Sawnee Amateur Radio Association

An amateur radio club for the Forsyth County Georgia Area

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Forsyth County ARES – Amateur Radio Emergency Service®

 

To all Forsyth County Ham Radio Operators

 

Please join us Monday, May 21, 2018 at 7PM for our next ARES meeting.

I am excited to announce Charles Pennington, (K4GK) Net Manager for the State, will be our guest speaker. Charles will be traveling from mayaresSandersville, Georgia, an almost 3-hour drive, for this presentation. During the presentation, Charles will cover the use and importance of Net Control, how and why we set up a Net and what to do with information we receive.

The meeting will be held at the Forsyth County Public Safety Training Center located at 3520 Settingdown Road, Cumming Ga 30028.

Please feel free to contact me with questions or concerns.

I am looking forward to seeing everyone on the 21st.

 

We can’t list nearly all of Charles’ ham accomplishments here – would make the announcement huge! Check out his QRZ page. Oh, one tip: ask him about anything except his membership in the Royal Order of the Wouff Hong – he is required to shoot anyone he tells about that.

Thanks

 

Pete

 

Respectfully,

Peter Sabella, KI4SHP

Corporal Peter Sabella

Forsyth County Sheriff’s Office

School Resource Officer Unit

Forsyth County CERT Coordinator

100 Court House Square

Cumming, GA 30040

Phone 770-667-2580 Ext. 230318

Cell: 678-780-1524

Email: pjsabella@forsythco.com

Email: psabella@forsyth.k12.ga.u

 

Download the full version of the ARES Manual

Download the full version of the ARES Field Resources Manual 

Weekly ARES Net

Forsyth County ARES Net meets weekly on Tuesdays at 8PM on the WB4GQX repeater 147.150+ (tone 141.3 Hz, tsql. 141.3 Hz) located on Sawnee Mountain in Cumming, GA. In case of repeater failure this net will operate on 146.460 Mhz simplex.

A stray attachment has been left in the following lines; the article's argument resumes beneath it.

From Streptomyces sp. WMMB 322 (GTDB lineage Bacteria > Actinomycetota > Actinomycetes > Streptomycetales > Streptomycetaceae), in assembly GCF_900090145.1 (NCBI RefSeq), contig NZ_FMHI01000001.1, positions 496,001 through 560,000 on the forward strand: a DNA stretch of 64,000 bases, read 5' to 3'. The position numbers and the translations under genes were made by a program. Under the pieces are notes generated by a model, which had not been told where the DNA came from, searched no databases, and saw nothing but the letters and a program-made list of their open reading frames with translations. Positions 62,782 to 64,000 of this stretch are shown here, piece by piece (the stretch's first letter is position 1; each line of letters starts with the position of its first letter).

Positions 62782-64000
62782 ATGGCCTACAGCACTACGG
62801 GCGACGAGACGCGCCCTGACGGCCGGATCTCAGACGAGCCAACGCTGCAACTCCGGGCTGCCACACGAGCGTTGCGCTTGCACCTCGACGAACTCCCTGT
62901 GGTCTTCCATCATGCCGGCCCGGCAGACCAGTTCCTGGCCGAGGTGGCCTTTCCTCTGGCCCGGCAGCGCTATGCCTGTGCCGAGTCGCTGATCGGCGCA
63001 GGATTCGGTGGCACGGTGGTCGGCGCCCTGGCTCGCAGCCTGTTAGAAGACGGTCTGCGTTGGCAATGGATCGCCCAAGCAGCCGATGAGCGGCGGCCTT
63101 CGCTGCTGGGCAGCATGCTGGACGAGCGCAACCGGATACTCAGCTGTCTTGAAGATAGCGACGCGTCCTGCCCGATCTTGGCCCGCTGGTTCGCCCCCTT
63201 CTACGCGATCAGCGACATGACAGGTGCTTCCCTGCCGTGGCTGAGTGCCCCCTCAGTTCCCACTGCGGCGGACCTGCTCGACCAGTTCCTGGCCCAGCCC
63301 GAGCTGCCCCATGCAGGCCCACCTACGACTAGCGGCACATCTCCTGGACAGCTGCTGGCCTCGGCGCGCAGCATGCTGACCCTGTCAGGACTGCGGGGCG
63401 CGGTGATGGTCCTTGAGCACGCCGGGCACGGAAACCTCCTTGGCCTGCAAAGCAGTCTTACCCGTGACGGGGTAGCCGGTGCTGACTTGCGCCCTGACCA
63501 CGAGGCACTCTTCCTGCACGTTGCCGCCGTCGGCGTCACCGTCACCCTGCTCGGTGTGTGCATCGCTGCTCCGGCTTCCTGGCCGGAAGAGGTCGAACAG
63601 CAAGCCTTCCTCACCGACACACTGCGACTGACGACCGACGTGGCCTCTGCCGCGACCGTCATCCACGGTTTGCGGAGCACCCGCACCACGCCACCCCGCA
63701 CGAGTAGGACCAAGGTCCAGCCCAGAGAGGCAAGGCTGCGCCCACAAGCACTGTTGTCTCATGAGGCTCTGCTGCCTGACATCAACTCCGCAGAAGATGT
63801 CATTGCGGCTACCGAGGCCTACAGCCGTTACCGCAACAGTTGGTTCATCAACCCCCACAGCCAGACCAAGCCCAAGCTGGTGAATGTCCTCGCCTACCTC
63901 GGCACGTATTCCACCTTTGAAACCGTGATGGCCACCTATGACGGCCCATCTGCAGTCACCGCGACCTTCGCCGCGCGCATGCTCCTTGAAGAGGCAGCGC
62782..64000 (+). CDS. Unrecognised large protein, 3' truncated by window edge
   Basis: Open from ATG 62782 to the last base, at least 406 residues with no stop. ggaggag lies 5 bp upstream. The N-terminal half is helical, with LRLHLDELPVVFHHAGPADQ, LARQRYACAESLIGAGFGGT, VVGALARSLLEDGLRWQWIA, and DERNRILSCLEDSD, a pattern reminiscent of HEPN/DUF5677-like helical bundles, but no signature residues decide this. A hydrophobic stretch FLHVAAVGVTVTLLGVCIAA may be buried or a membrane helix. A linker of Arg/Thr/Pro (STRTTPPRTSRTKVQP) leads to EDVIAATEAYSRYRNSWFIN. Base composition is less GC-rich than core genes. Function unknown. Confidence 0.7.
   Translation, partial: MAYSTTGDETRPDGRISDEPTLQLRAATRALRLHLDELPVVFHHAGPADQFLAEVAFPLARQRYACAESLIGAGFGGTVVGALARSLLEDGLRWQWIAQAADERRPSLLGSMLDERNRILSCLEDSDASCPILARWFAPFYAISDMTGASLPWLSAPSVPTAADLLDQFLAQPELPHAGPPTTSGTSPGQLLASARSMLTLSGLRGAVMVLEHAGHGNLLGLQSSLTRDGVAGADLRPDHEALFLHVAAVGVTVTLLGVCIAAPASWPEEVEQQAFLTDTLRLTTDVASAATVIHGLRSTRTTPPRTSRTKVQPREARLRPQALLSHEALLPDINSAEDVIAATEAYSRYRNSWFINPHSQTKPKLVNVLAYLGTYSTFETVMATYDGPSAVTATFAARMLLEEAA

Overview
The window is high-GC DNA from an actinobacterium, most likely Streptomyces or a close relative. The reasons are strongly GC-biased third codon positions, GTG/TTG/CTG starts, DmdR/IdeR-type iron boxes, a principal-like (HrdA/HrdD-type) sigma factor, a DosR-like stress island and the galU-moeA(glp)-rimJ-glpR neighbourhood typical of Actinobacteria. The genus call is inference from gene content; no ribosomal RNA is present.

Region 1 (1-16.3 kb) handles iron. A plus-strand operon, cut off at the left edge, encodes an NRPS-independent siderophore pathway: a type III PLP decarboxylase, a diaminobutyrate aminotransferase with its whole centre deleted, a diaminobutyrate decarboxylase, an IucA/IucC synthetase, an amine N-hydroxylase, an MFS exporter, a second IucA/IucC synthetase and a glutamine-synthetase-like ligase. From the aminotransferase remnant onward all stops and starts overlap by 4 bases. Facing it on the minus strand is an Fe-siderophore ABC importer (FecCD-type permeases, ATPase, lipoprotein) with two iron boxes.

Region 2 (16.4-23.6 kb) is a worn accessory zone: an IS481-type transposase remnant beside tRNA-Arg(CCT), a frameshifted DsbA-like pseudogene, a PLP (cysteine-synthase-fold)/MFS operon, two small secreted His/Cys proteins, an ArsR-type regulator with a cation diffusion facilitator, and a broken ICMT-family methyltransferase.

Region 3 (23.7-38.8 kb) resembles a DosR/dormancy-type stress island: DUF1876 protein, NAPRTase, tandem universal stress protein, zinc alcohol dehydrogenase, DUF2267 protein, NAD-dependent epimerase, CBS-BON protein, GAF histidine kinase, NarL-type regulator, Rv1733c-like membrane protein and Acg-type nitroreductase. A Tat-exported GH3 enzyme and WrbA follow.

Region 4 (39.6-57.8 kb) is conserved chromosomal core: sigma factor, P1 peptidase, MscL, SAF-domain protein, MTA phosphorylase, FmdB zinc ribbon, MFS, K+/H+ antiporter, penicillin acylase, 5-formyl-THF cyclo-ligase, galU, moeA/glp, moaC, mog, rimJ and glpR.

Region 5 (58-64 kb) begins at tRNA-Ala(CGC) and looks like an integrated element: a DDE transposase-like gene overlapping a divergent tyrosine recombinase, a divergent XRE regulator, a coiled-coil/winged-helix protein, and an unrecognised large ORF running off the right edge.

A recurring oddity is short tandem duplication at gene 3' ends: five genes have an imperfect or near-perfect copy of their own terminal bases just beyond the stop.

Monthly ARES Meeting

Meetings are the FOURTH Monday of the month at the Cumming Police Department, 301 Veterans Memorial Blvd, Cumming GA at 7PM.   Map

Amateur Radio Emergency Service® (ARES)   

The Amateur Radio Emergency Service® (ARES) consists of licensed amateurs who have voluntarily registered their qualifications and equipment, with their local ARES leadership, for communications duty in the public service when disaster strikes.

ARES Membership Requirements

Every licensed amateur, regardless of membership in ARRL or any other local or national organization is eligible to apply for membership in ARES.  Training may be required or desired to participate fully in ARES.  Please inquire at the local level for specific information.  Because ARES is an Amateur Radio program, only licensed radio amateurs are eligible for membership. The possession of emergency-powered equipment is desirable, but is not a requirement for membership.

How to Get Involved in ARES

Print out this form and submit it to your local Emergency Coordinator.

Or contact the following EC’s:

District Emergency Coordinator, Northeast Georgia

Jerry Adams, W4PX

Email:      dajudge1 at gmail.com

Emergency Coordinator, Forsyth County

Peter Sabella, KI4SHP

Email: pjsabella@forsythco.com

 

Where will I be needed?

  • Public Service Events:
    • Walk-a-thons, bike-a-thons, parades, festivals and community events.
    • Time commitment is typically defined in advance.
    • Equipment is minimal; often you will only be asked to bring a hand-held radio.
    • Responsibilities may include supporting the communications needs of the community agency  such as crowd control efforts, first aid stations, parking, etc.
  • Localized Disaster:
    • Flooding, tornadoes, or any substantial weather event, where it might not disrupt major areas of communications, but there is still a need for communications to be set up
    • Search, rescue, and traffic needs during the local disaster.
    • Time commitment is less than a major disaster
    • Typically the volunteer would be part of an organization. The organization would have a pre-planned list of expectations and roles.
  • Major Disaster:
    • Wide-spread weather events, such as hurricane, tornadoes, snow storms, earthquakes.
    • A longer time commitment–several weeks to a few months.
    • Volunteers need to prepare their families for their absences.
    • In addition to personal Go Kits, volunteers may also need to bring their long-term Deployment Kits.